Helping Keep Your Aging Loved One’s Mind Active | Executive Care of Clinton Township

Staying active as we grow older is a crucial part of the aging process, but it’s not just staying physically active that is important. One of the greatest thing we can do for our health and well-being is to keep our minds active.

But how can you help your loved one keep his or her mind in tip-top shape? Check out some of the suggestions we have compiled in this blog.

Mental Activities Seniors Can Benefit From

Here are some brain-approved activities:

1. Reading. Did you know that the Mayo Clinic found that reading books, in conjunction with other cognitive activities, can lead to a 50% decrease in the chances of developing dementia? That’s plenty of reason to keep your loved one actively reading.

2. Playing games and doing puzzles. If it works the brain, it’s a great activity. It has been found that playing games can help prevent Alzheimer’s disease and other forms of dementia. Games and puzzles are also excellent for socializing with family and friends.

3. Going back to school. With many colleges offering scholarships, tuition waivers or discounts for seniors, there’s no reason why the golden years can’t be added to by the occasional class.

4. Playing an instrument. Recent studies have found that seniors experience improvements in the areas of the brain that control hearing, memory and hand movement after just four months of playing an instrument for an hour a week.

5. Writing. The action of writing can help stimulate the areas of the brain that deal with thinking, language and memory.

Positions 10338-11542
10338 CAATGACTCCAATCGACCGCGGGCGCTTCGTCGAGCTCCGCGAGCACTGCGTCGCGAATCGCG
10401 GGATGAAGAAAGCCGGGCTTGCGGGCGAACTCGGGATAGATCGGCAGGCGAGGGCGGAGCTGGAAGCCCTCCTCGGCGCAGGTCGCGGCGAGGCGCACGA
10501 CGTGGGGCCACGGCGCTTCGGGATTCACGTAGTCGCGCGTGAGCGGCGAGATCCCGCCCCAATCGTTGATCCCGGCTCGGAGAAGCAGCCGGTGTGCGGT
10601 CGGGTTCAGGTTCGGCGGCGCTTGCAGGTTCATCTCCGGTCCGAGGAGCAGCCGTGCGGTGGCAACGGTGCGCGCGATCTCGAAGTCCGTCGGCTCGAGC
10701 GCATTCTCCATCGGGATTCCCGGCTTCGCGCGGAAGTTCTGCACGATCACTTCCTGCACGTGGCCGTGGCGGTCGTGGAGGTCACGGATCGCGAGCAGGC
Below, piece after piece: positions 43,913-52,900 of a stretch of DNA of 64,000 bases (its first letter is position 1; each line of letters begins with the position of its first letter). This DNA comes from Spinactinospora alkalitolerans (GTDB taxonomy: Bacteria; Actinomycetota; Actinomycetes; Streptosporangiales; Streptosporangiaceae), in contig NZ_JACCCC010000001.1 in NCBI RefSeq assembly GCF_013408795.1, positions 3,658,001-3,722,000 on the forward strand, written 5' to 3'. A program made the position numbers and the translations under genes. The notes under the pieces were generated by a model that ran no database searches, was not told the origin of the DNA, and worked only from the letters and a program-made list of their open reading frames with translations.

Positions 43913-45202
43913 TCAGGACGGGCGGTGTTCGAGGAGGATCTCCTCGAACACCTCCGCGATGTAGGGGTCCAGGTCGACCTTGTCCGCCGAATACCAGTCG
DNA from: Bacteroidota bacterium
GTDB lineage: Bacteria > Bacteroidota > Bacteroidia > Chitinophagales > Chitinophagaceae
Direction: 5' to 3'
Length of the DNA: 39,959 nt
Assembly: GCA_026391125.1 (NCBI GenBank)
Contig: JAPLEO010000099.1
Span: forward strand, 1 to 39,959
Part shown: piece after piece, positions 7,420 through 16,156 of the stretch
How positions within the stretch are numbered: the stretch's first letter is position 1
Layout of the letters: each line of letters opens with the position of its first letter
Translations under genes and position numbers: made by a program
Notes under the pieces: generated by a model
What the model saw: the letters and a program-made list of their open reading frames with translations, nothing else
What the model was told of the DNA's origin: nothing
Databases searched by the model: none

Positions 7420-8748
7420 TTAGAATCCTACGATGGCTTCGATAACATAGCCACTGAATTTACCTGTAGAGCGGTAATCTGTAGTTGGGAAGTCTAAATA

6. Exercising. Physical activity not only helps the body physically, but it can also help the brain combat the effects of aging.

7. Socializing. Maintaining a social life can help fight off isolation and depression, and it also has been found to heal aging brains and keep them young.

Strengthening Memory Is Important

Memory is something that can fade with age, but that doesn’t have to be the case. There are ways that memory can be strengthened, no matter a person’s age.

Some small lifestyle changes to diet and sleep can make quite a big difference for memory.

Not getting the right amount of sleep can leave the brain feeling “foggy,” as it does not allow for enough time to consolidate memory at night. To keep our brains well-rested, seven to nine hours of sleep is the amount experts recommend.

Boosting the intake of omega-3 fatty acids, berries and cherries, walnuts, cruciferous vegetables, and eggs can also prove beneficial to the brain and memory in particular.

Making sure the mind stays active is essential in the golden years. The in-home care providers at Executive Care of Clinton Township can help make sure your loved one is keeping active—both mentally and physically.

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